Tag Archives: Sandro Perri

Ep. #161: Siskiyou

Siskiyou is the musical moniker of Colin Huebert, a gifted and evocative songwriter who lives in British Columbia. With his previous two albums, Huebert emerged as a strikingly emotive voice in subversive folk music, unafraid to house pretty melodies and hopeful lyrical notions in somewhat surreal and unusual musical packages. The new Siskiyou album is somehow more forceful than any before it; it was borne of physical pain and mental anguish and that shapes one of the most haunting and riveting albums of the year. Siskiyou’s latest record is called Nervous, it’s out now via Constellation Records, and here Colin and I discuss east Vancouver, Nardwuar the Human Serviette and the Tomahawk Restaurant, Colin’s terrible ordeal with a rare hearing and ear disorder, Ten Year Drought and Great Lake Swimmers and Ed Video, leaving Toronto and Great Lake Swimmers, Sandro Perri, mandarin oranges, tension and playing live, playing the drums, hi-fi production, feeling haunted, feeling fear, blaming yourself, funny lyrics and song titles, doubt and intention, explosions and the funniest moment on Nervous, scoring The Happy Film by Stefan Sagmeister, moving back to Ontario, the song “Wasted Genius,” the Smiths, We all used to listen to the Flaming Lips, and that was it.

Related links: siskiyouband.com cstrecords.com vishkhanna.com

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Ep. #85: Carl Wilson + Sean Michaels

Carl Wilson and Sean Michaels are two of Canada’s most esteemed music writers. Based in Toronto, Carl Wilson is the music critic at Slate and has contributed to the Globe and Mail, the New York Times, and many other publications. His 2007 book Let’s Talk About Love has just been published in a new and expanded edition and continues the provocative conversation Wilson initiated about cultural consumption, taste, and why some things are considered cool and some things aren’t. Things like Celine Dion albums for instance. Sean Michaels lives in Montreal, is an award-winning writer and founder of the music blog Said the Gramophone, and he has written for the Guardian and McSweeney’s among others. Random House has just published his first novel; it’s called Us Conductors and it’s a touching, compelling, distorted memoir of Leon Termen, the brilliant scientist but rather heartbroken human who is best known for inventing the mysterious musical instrument known as the theremin. On Tuesday April 8, Wilson and Michaels engage in a tandem book launch at the Monarch Tavern in Toronto, featuring many special guests. Here, Carl and Sean and I discuss our Skype date, why they’re launching their books together, the ways in which music galvanizes and separates us as well, sound as an invisible, intangible force, Sean’s interest in the theremin as both a musical and literary device, investigative music writing, asking questions about loneliness and joy, how Carl’s work resonates with Sean and vice versa and how their station as writers impacts their approach to music journalism, the current state of music journalism as a “post-apocalyptic wasteland,” breaking news versus breaking criticism, the podcast as the last vestige of long-form conversation, whether popularity or the lack thereof should impact cultural production, why the field of music writing is thinning out, how fulfilling our passions is what life is for, why Let’s Talk About Love has been republished in this expanded edition with fresh essays and analysis, how Carl’s book impacted Sean as a music fan, writer, and critic, Sean’s feelings about Us Conductors and its characters now that he’s left them behind so to speak, how the story reflects his own life, the parallels between Lev Terman and Celine Dion, why Sean’s book resonates with Carl, the structure of the launch party in Toronto, which includes performances by Snowblink, thereminist Jeff Bird, RaP BattLez battle by Daniel Beirne (a Thereminist) vs Roger Bainbridge (a Celine Dion fan), DJ Sandro Perri, and host Liisa Ladouceur, what’s next for Carl and Sean, which includes more writing and book tours, possibly a novel about me, and that’s pretty much it.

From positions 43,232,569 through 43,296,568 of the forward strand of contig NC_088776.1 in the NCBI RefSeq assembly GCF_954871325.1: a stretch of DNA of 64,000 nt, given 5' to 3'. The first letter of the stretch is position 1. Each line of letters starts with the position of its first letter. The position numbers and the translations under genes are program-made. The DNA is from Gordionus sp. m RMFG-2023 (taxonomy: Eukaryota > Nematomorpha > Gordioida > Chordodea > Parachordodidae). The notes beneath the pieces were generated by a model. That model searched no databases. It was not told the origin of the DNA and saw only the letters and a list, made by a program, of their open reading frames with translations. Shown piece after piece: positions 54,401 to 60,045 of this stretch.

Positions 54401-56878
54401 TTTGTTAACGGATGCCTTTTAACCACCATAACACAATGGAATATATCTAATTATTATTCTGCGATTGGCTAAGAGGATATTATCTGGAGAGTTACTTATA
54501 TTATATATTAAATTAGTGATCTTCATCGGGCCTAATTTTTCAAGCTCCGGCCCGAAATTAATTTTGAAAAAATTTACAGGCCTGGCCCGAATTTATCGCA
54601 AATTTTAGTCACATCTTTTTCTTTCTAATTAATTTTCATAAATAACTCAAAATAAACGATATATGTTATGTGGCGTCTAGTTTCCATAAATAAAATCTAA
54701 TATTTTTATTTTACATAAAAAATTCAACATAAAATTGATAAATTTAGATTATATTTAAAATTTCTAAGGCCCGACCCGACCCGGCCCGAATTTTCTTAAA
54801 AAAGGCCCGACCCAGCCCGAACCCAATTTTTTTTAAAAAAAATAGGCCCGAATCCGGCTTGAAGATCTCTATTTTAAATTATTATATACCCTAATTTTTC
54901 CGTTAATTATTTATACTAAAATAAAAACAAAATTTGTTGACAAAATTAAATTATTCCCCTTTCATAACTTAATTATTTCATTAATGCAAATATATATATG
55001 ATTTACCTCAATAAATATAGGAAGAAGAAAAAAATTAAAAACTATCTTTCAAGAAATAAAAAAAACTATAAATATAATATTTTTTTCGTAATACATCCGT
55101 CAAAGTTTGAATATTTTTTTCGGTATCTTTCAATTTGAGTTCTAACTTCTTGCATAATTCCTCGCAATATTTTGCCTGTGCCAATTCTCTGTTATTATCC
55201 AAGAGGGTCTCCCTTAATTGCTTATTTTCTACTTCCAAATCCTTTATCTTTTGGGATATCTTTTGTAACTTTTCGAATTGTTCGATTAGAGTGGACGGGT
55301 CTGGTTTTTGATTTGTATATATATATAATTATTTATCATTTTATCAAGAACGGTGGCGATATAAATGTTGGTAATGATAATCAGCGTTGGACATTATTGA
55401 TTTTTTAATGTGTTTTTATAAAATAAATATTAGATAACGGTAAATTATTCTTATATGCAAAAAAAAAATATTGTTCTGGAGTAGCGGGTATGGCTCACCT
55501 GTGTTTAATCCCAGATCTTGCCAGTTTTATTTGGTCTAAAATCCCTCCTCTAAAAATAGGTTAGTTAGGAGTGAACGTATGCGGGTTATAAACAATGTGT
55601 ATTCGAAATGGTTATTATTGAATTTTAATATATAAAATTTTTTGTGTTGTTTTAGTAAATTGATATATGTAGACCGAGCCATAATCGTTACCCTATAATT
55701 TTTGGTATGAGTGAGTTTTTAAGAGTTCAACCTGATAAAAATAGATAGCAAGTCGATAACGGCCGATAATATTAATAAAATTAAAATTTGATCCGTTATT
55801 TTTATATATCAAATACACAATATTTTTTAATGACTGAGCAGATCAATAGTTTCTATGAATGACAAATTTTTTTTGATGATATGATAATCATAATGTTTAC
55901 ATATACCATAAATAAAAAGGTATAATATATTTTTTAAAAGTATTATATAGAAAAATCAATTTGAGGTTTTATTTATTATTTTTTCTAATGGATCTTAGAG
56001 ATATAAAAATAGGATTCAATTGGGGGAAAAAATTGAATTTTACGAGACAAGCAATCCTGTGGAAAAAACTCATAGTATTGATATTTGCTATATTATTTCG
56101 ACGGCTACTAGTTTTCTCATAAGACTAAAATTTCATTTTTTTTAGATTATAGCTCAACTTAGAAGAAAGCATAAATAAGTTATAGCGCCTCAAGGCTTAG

Related links: bloomsbury.com saidthegramophone.com vishkhanna.com

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